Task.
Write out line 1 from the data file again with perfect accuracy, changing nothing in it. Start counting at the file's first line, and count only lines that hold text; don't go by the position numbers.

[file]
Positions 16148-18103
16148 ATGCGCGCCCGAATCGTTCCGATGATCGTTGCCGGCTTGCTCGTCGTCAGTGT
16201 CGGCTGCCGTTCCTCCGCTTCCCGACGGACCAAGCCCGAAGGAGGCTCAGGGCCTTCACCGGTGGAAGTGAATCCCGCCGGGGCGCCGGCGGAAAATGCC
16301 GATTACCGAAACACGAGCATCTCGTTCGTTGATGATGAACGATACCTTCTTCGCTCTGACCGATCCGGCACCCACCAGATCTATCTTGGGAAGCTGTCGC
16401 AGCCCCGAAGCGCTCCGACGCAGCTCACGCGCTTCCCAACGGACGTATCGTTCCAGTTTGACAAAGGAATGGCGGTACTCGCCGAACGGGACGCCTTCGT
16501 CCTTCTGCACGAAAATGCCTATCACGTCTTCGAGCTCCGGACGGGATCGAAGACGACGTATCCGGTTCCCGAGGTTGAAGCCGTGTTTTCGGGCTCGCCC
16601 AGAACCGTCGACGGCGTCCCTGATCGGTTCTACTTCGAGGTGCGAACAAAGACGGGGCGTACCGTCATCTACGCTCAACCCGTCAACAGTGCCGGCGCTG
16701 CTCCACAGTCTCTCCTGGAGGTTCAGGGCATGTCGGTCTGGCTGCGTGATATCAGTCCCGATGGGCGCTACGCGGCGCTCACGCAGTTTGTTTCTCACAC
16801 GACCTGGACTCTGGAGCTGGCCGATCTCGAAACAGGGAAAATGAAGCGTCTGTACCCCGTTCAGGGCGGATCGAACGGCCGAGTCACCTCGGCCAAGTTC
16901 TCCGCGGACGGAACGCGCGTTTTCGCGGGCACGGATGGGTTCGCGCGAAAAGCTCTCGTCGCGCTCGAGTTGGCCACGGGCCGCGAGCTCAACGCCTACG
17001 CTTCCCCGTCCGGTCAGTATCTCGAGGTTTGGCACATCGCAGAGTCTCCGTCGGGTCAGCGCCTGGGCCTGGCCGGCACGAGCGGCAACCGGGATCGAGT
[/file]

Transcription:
Positions 16148-18103